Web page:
What to do about Heartbleed?

You have probably heard about the Heartbleed bug in OpenSSL reported last week. It’s been described as a critical flaw compromising the security infrastructure of the Internet. This is estimated to have affected over 66% of websites on the public internet, including Yahoo, Google, Facebook, and Instagram.

How does it work?

There are good explanations out there, so we won’t rehash here, but here is a good technical rundown, and here is a good visual explanation.

Effectively, it allows an attacker to request a 64KB chunk of random data from an affected server, and the attacker can request chunks over and over, as fast as their computer can request and the server can respond. This can expose anything that is in the server’s memory, including usernames, passwords, credit card numbers, personal information, etc.

What can you do?

We are reliant upon service providers to patch their systems and update their cryptographic keys (most have already done this), but there are some steps that we can and should take as individuals to ensure that we are protected.

1. Make sure that your browser checks for certificate revocation

To find out if you browser already does, go to Verisign’s certificate revocation test site. If you receive a certificate warning, then your browser is already properly configured. If not follow these instructions for Chrome, Safari, Firefox or IE.

This is important because if a server’s certificates were compromised, an attacker could use the stolen certificate to masquerade as the original site.

2. Change all of your passwords

This exploit has been around for 2 years, and it’s use is undetectable. Therefore, prudence dictates we assume our passwords have been compromised on any affected sites. If you use the same or similar passwords at multiple sites and one of them was compromised, then you must assume that the rest are also compromised.

This sounds daunting, but if you use a password management utility like LastPass, 1Password, KeePass, Password Safe, or Apple’s built-in iCloud keychain, this isn’t very difficult.

If you don’t use one, now would be an excellent time to start.

A good password management utility allows you to easily generate secure passwords, stores them in a secure way, automatically fills in login pages for you and syncs across multiple devices. It will make your online logins more secure yet easier to manage.

3. What sites were affected

Here’s a good list containing popular sites and the fix status.

Here’s a more comprehensive (though less readable), with snapshots taken on 4/8 and 4/12 for comparison.

If you are using LastPass, you can run their security check, which will provide you with a handy list of sites that you use that were affected, and whether it’s time to change your password or wait until they’ve updated their certificates.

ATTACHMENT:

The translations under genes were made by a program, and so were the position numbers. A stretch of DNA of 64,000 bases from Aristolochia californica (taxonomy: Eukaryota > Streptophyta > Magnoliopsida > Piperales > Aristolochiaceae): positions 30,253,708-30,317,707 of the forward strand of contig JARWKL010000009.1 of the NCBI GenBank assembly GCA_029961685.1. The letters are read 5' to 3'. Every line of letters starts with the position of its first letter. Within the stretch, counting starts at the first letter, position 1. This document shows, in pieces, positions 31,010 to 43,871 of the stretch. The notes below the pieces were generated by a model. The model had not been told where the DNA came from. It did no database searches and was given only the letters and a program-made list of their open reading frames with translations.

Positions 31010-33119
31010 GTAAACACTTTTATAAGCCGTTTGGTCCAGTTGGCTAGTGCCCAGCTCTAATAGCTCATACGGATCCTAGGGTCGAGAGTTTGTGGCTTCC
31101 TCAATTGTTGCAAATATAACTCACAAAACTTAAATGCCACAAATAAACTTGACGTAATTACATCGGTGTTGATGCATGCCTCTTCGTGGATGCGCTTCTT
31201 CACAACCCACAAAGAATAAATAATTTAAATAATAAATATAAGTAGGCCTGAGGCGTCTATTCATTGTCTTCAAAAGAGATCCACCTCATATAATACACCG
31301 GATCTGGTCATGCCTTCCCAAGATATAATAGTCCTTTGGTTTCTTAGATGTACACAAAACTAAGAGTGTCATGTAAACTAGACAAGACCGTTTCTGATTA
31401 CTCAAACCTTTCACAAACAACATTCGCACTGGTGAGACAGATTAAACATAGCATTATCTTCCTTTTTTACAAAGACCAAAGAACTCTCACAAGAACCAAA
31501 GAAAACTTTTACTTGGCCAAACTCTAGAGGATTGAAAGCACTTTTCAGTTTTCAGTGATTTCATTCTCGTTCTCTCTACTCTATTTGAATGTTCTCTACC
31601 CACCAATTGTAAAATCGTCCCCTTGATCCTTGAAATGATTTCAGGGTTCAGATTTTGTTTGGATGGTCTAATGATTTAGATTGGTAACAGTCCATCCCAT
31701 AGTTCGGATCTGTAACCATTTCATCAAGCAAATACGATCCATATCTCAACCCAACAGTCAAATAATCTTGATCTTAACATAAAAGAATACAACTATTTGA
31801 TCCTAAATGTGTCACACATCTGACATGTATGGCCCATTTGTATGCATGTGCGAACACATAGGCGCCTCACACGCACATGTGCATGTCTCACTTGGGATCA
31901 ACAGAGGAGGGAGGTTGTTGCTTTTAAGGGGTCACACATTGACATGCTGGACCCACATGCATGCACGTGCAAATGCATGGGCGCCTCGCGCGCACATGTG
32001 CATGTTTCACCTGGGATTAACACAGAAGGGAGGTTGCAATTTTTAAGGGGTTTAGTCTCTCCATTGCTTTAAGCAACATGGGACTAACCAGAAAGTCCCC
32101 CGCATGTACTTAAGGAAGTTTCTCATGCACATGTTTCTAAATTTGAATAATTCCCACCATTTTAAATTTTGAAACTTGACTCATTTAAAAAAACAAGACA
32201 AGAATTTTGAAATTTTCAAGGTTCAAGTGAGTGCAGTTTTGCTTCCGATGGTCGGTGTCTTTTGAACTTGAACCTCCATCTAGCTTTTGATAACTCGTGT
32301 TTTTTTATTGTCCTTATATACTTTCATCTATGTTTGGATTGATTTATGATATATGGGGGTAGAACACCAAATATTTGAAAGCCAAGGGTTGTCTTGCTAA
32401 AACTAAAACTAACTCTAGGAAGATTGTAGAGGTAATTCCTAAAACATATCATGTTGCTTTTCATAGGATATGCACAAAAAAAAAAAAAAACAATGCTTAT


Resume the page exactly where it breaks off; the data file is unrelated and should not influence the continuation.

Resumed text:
If you want to check to see if a site you use is still affected, you can use this site to test individual pages.

4. Enable multifactor authentication

We don’t recommend this just because of Heartbleed, though if you are using multifactor authentication on sites that were compromised, it dramatically decreases the chance that your account may be broken into.

Gmail, LastPass, Twitter and many other sites now offer multifactor authentication. While it seems like a hassle at first, the added security is worth it.

Here’s Everywhere You Should Enable Two-Factor Authentication Right Now


Heartbleed is a real and nasty bug, but you can take steps as an individual to limit your personal exposure.

  • Enable certificate revocation checking in your browser
  • Change all of your passwords
  • Use a password manager
  • Enable multifactor authentication when available

Remember, if you haven’t used a password manager in a past, a good candidate for this situation is LastPass. You can use it to create new passwords for all of you sites, then run the security check feature to learn if there are any sites that you use that are still vulnerable or have yet to issue new certificates (and hence will require another password reset in the future).

R.I.P. Windows XP


If you ask for whom the bell tolls, the bell tolls for Windows XP.

Yesterday, Microsoft pushed the final patches to XP and has officially declared it dead. With no more patches coming down the line, that means any security flaws found from here on out (or hackers have been sitting on) won’t be fixed. It’s a holiday for malicious hackers and the like.

If you or someone you know is still running an XP machine… I’d suggest no longer connecting it to the internet.

Future of Work: Internal & External Collaboration

office-5Control Group is helping organizations create more innovative workspaces and tools that foster more productive (and happy) workforces. A major consideration in all of our work in this area is collaboration. Here is a brief Q+A with Lisa O’Neil, Associate Partner of Consulting, on the impact of technology on collaboration, based on her discussion with Inc. Magazine.

How has technology changed the nature of collaboration over the last decade?

10 years ago there was no Cloud, no iPhone, no social media. Ubiquitous and immediate access to every corner of the Internet has changed mass culture as well as business culture. Immediacy and constant contact is normal, people feel entitled to it, and technology has both driven and been driven by this expanding entitlement. Email, Skype and its ilk, CRM platforms, social media, corporate content management systems – all of these are tools that facilitate communication and data exchange instantly, anywhere.

What kinds of opportunities does collaboration create for businesses?

Both businesses and non-profit organizations (NPOs) can realize dramatic increases in efficiencies from improved internal collaboration. For businesses this can translate into increased speed to market, improved management processes, and lowered product development and marketing costs. For NPOs improved efficiencies can result in streamlined, more focused and successful development efforts, and the freeing of resources to focus on fundraising and constituent issues.

How have employee attitudes towards collaboration changed?

Attitudes have definitely changed – the effects of the consumerization of corporate IT are readily evident in the corporate product roadmaps of Dropbox, Evernote, and a host of other platforms that started out focused on consumer apps. Companies heavily use social media as integrated aspects of their marketing efforts. Most people carry their work email, content, and productivity tools around on a smartphone and check in as often as with their personal content and notifications. The work life and the personal life are extremely blended.